Builder's grade mirrors may not be the focal point of your decor, but that doesn't mean they can't reflect your style. A DIY mirror frame is a perfect way to add your signature style to a room, and you won't have to spend time shopping for the right size, shape, and aesthetic — just pick up any mirror from a secondhand store!
It's also an affordable project and easy for DIY newbies. Whether you're saving on home decor or copying an expensive frame, knowing how to DIY a mirror frame has its perks.
Before you roll up your sleeves and get to work, inventory your workspace. You'll need a tape measure, a level, sandpaper, wood putty, paint or wood stain, caulk or silicone sealant, and adhesive that bonds with glass. Some hardware stores will cut your wood to size if you don't have a saw.
Not every mirror upgrade will be the same, but having the proper tools will get you through this and future projects.
The first step in building your custom frame is deciding on your style inspiration. Are you going for a rustic farmhouse aesthetic? Set your sights on reclaimed wood, natural washes, and wrought iron accessories.
Do you prefer minimalist decor? Shop for trim that has clean lines with no embellishments. You can even mimic an antique French Baroque design with some metallic paint and an assortment of decorative appliques from the hardware store.
With your design aesthetic in mind, browse for lumber and crown molding online to find your taste. Then, measure the height and length of the mirror and add one inch to each measurement. The extra length of wood conceals the mirror edges after you've made 45-degree-angle cuts and adhered the wood to the glass.
If you prefer to attach the frame to the wall, cut the inside edges to match the mirror's dimensions — just make sure there's enough space between the bottom and anything permanent below it, such as the countertop.
A miter is a joint made between two pieces of wood at a 90-degree angle. Make yours by using a miter saw or a miter box to cut the ends of your boards at 45-degree angles, with each end facing opposite directions.
The resulting frame should measure the same size as your mirror. If you're not using miters, cut your board ends flat and assemble the shorter pieces inside the longer pieces, like rungs on a ladder.
Preparing your frame for a coat of paint or stain ensures full coverage and an even finish. Use wood filler to patch deep scratches or holes in your lumber and sand wood boards until they are smooth and splinter-free.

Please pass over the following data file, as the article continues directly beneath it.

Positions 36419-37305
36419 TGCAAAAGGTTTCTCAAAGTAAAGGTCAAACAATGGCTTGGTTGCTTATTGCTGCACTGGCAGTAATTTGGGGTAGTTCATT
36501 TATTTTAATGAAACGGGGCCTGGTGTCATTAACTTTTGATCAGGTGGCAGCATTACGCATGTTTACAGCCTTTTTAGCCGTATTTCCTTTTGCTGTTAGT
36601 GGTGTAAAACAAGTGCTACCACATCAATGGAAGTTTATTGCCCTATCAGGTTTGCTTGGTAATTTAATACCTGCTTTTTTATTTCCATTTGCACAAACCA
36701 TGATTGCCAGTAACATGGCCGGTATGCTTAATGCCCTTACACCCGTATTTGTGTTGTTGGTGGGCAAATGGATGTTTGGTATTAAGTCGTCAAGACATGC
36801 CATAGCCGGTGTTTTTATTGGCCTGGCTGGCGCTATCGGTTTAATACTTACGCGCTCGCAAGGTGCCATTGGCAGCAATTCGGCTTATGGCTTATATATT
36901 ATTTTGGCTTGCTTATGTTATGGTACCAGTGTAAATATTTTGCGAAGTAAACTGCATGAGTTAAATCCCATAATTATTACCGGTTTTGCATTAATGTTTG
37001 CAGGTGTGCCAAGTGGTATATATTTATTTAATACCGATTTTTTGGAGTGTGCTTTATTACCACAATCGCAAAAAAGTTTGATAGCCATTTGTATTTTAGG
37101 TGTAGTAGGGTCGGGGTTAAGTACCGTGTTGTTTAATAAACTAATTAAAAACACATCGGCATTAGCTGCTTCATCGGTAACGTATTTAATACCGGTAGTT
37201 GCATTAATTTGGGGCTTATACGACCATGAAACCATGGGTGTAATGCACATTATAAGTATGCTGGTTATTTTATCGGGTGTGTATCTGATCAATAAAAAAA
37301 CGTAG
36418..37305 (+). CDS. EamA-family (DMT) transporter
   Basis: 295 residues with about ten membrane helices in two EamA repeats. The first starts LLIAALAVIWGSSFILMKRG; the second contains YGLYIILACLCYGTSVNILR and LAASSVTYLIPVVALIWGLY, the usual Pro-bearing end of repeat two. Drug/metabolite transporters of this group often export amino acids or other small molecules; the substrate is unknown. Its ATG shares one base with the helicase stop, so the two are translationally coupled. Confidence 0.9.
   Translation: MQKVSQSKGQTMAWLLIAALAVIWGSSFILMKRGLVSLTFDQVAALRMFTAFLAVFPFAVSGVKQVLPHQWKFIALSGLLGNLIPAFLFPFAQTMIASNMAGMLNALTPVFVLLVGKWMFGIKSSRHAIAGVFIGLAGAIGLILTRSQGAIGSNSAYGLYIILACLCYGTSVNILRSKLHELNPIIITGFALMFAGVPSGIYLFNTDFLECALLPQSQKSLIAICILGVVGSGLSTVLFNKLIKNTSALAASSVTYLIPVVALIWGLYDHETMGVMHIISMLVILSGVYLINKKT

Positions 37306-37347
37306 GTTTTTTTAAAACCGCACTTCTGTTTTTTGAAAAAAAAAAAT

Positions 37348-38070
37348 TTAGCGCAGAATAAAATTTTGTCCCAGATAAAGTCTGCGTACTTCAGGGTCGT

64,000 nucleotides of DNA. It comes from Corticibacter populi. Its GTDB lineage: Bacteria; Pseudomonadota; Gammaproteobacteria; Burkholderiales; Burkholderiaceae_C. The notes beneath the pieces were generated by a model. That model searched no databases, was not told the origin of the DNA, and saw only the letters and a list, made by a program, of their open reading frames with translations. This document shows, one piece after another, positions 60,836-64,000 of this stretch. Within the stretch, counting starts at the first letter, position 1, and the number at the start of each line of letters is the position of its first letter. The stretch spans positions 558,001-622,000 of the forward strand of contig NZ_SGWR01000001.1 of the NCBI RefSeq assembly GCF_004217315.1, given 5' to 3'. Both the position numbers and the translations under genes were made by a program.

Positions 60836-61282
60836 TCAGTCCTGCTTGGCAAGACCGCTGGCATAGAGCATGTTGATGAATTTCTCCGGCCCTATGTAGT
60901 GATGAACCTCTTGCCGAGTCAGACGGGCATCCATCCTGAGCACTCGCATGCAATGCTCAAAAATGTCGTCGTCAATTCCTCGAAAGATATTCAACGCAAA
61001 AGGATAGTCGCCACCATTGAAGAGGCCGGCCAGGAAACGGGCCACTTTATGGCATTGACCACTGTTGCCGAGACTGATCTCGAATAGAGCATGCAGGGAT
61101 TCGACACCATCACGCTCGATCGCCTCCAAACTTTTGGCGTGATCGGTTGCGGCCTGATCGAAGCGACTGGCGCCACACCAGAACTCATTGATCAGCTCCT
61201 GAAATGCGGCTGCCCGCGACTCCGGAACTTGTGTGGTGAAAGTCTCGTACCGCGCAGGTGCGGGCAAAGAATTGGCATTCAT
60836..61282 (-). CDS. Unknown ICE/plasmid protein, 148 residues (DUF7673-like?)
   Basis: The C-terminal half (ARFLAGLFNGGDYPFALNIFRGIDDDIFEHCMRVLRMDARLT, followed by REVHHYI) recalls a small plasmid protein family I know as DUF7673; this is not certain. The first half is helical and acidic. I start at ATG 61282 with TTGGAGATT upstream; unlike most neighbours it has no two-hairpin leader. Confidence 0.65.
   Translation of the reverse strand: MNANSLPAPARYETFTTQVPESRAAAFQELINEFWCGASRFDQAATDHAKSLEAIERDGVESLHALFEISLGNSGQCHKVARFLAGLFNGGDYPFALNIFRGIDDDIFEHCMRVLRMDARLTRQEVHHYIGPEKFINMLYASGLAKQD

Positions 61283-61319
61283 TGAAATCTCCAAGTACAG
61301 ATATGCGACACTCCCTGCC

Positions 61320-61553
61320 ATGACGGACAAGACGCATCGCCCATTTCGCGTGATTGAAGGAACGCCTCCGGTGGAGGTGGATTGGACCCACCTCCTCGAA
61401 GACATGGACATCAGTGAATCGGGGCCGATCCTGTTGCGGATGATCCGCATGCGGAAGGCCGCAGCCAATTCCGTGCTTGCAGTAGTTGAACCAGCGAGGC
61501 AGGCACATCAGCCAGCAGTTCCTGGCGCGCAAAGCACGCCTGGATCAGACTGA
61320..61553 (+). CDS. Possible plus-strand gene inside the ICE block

If you're working with plastic or a composite material, slightly roughen the surface with sandpaper so your primer will adhere more easily. After, use a wet rag or an air gun to remove dust and particles.
This step is where the transformation truly begins: adding color and texture to your frame. Play up the wood grain in your trim with a warm-toned stain or an element of surprise with a tinted lacquer in green or blue.
Black and metallic spray paints can mimic metal surfaces, while textures like a hammered finish add an industrial vibe to the project. Be sure to paint both sides, and don't forget to paint your appliques and hardware, like decorative braces and the tops of screws.
If your new frame is especially heavy, you might want to reinforce your mirror with heavy-duty screws tightened into the studs. Then, starting with the bottom board, squeeze a wavy line of adhesive on the back at least one inch from the top. This detail ensures that the mirror won't reflect the glue.
Press the board onto the mirror and level it, applying pressure until the board holds. Repeat the process with the sides and top, and let the adhesive fully cure.
If you know you're going to change your mind on the frame style in a year and you have a router, use the tool to cut notches the length and width of the mirror into the backsides of your boards. Set the mirror into these channels so it rests on the wood, and screw the frame into the wall.
Another solution uses metal brackets to hold the frame together from behind at its corners. The brackets also secure the mirror so you can add a plywood back panel to keep everything in place.
Complete the look of your newly hung frame with some stylish hardware and finishing touches. Corner brackets work well for rustic or industrial designs while adding a bit of reinforcement to the construction.
Avoid drilling through the mirror by using 1/4" to 1/2" screws and predrilling your holes with a 7/64" drill bit. Use wood putty and paint to cover any gaps left in the miters, and seal the opening between the mirror and frame with silicone.
With your first DIY mirror frame on display, consider unifying your decor by redoing the other mirrors in your home. Some materials are cheaper if you buy them in larger quantities, and you'll save even more on supplies if you use the same colors and hardware in every room and bathroom.
Upcycle those dated closet doors into a set of spectacular gilt mirrors, or shop thrift stores and online marketplaces for uniquely-shaped and sized mirrors. The only limit is your imagination.